Hantaviruses are serologically-related members of the family Bunyaviridae (Elliott, 1991).
They are enveloped viruses with a tripartite negative-sense RNA genome. The three genome segments are called L, M and S; they encode the viral transcriptase, envelope glycoproteins, and nucleocapsid protein, respectively.
The prototype hantavirus is Hantaan virus (HTN), which infects the Asian striped field mouse Apodemus agrarius (Lee, 1978, Yanagihara, 1987a). In the rodent host HTN causes a chronic infection that does not appear to result in disease. When the virus is transmitted from mice to humans, an acute disease known as hemorrhagic fever with renal syndrome (HFRS, Korean hemorrhagic fever) results. Similar syndromes, although generally less severe, are caused by the related Puumala virus (PUU), Seoul virus (SEO), and Belgrade (Dobrava, DOB) virus. Mortality rates for HTN and DOB HFRS are the highest among the hantavirus- associated nephropathies, at approximately 5-20%. It is estimated that more than 100,000 people in China contract HFRS annually (Yanagihara, 1987a). All of the hosts for viruses associated with HFRS are associated with rodent hosts indigenous to the Old World. SEO is somewhat exceptional in that the worldwide spread of its host rodent, Rattus norvegicus, has resulted in the worldwide spread of SEO.
HFRS is an acute febrile illness that was first recognized in the western world after a 1951 outbreak among U.S. troops stationed in Korea. Fever and myalgia (muscle pain) develops days or weeks after exposure to rodents. This is followed by flushing, then petechiae. The disease progresses to hemorrhage (gastrointestinal, subconjunctival) and hemodynamic instability, occasionally progressing to shock. Thrombocytopenia, neutrophilia with left shift, atypical lymphocytes and hemoconcentration are common. There is acute renal failure, but the precise pathophysiologic lesion producing renal failure is uncertain. Mortality is usually from shock or hemorrhage. Pulmonary edema is a frequent finding (Powell, 1954).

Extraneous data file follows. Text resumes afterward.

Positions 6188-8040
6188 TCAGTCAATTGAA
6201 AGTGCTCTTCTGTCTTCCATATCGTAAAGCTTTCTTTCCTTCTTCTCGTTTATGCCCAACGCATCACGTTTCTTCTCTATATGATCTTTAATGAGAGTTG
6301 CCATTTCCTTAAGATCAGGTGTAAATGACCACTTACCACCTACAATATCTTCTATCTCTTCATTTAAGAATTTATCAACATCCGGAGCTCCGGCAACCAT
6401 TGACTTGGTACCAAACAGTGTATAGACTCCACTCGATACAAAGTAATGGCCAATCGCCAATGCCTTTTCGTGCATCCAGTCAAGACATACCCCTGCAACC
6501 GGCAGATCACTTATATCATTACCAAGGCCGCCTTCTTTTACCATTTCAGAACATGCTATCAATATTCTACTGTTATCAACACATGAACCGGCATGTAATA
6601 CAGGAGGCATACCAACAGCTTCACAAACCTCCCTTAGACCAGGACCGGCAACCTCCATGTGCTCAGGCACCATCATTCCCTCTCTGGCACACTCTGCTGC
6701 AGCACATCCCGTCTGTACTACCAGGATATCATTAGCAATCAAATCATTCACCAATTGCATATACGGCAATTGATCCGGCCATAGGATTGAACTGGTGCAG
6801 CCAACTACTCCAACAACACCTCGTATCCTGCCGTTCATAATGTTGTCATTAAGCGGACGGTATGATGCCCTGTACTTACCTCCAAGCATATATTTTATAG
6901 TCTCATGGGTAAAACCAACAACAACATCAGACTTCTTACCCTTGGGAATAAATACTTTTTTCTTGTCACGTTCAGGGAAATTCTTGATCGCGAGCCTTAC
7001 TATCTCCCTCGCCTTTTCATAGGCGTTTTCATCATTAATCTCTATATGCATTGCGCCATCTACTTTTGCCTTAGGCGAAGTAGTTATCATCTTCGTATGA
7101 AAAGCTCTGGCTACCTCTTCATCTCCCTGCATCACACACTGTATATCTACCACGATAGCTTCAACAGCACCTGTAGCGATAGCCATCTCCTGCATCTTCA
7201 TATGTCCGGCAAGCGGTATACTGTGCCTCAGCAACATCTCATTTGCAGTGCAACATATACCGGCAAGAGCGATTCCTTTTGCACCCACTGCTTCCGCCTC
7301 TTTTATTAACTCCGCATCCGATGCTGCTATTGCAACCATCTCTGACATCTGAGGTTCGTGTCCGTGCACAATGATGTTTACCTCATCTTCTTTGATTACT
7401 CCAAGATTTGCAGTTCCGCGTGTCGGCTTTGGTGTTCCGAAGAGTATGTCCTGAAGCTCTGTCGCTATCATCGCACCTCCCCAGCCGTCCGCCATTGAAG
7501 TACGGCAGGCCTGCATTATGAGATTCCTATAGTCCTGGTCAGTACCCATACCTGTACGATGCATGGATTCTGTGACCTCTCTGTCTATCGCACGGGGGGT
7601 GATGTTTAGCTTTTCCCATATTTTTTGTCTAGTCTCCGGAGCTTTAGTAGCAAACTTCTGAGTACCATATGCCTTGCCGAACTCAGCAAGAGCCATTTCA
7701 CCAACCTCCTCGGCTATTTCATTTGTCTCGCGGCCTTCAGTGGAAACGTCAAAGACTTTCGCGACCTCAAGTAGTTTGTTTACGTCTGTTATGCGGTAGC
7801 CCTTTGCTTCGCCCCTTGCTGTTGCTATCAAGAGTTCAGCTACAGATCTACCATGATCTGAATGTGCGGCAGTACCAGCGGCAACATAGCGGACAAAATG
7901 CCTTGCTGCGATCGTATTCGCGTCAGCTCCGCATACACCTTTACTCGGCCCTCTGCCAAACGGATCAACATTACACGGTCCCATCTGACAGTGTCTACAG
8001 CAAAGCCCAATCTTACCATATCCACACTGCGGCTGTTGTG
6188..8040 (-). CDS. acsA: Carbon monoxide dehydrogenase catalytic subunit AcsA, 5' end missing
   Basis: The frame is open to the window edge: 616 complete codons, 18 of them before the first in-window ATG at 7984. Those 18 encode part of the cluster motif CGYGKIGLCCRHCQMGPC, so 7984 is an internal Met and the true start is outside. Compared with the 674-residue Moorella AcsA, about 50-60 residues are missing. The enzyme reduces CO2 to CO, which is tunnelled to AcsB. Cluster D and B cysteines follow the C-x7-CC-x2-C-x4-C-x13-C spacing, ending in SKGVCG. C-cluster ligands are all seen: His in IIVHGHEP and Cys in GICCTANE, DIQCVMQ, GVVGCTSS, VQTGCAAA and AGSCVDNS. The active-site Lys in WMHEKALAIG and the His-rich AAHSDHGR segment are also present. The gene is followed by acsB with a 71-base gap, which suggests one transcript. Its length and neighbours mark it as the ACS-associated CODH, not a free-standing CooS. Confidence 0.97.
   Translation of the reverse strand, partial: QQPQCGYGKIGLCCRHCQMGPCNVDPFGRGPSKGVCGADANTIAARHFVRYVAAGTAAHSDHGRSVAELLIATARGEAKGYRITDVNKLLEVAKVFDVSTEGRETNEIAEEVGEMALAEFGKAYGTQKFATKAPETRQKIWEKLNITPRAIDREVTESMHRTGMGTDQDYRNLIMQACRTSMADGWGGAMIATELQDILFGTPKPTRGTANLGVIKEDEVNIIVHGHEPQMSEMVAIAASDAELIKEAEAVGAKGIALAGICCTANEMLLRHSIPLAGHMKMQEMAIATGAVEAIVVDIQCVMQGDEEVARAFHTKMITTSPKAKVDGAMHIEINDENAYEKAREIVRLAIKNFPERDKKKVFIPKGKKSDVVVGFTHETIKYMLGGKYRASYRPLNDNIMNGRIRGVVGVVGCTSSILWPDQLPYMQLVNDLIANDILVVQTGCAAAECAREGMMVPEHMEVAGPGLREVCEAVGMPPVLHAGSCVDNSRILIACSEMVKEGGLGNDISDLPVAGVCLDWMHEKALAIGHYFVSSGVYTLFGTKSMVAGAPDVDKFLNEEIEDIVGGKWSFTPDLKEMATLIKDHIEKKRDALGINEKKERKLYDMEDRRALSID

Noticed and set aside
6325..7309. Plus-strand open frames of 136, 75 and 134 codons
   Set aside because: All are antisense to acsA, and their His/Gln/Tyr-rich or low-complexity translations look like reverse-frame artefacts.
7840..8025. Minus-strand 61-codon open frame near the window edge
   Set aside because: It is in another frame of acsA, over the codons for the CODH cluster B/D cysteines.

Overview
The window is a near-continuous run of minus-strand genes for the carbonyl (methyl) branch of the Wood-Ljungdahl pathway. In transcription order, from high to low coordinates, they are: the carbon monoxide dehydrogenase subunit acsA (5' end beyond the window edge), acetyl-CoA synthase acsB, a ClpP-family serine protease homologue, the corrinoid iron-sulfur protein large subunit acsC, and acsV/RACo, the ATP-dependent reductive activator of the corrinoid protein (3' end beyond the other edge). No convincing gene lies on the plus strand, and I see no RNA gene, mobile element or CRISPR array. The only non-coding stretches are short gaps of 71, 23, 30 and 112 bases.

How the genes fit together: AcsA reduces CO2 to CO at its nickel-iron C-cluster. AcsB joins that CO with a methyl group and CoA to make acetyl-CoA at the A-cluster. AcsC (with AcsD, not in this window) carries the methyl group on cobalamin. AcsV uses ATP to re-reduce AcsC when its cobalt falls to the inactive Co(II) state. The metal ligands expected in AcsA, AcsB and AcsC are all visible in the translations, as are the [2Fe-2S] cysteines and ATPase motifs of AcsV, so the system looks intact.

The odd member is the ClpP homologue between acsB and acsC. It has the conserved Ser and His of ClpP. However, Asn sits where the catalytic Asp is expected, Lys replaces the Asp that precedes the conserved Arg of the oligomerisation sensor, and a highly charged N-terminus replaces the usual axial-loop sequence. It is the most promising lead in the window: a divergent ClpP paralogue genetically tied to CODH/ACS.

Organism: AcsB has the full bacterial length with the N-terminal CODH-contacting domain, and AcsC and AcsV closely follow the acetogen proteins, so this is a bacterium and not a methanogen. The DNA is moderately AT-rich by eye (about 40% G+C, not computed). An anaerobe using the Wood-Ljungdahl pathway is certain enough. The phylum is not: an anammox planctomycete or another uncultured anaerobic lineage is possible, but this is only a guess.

The prototypic New World hantavirus is Prospect Hill virus (PH) of the meadow vole Microtus pennsylvanicus. It has not been associated with human disease, but is widespread among voles in the United States and Canada (Lee, 1982; Yanagihara, 1987b). Serologic evidence for hantavirus infection in deer mice (Peromyscus maniculatus) has been recognized for several years (Tsai, 1985, Yanagihara, 1987b; Yanagihara, 1990) but was generally ascribed to "spillover" of PH from M. pennsylvanicus. Isolation attempts had been unsuccessful.
Despite extensive study, no arthropod vector has been implicated in the transmission of any hantavirus. The route by which the virus is transmitted to humans therefore is believed to be via aerosols of infected excreta of rodents (Zu, 1985; Tsai, 1987). Infected rodents appear to be persistently infected and viruric. HTN seroprevalence among mice in endemic areas, as assessed by seroreactivity to culture-adapted Hantaan virus, fluctuates in a biphasic manner. A small peak of seroprevalence in the spring season usually is followed by a decline over the summer months; then a higher peak occurs in the autumn. The incidence of HFRS among humans follows a similar trend, but the curve slightly trails the seroprevalence curve among A. agrarius populations. Those individuals whose occupations (eg, farmer) place them at greater exposure to dust or aerosols containing A. agrarius excreta are the most commonly affected.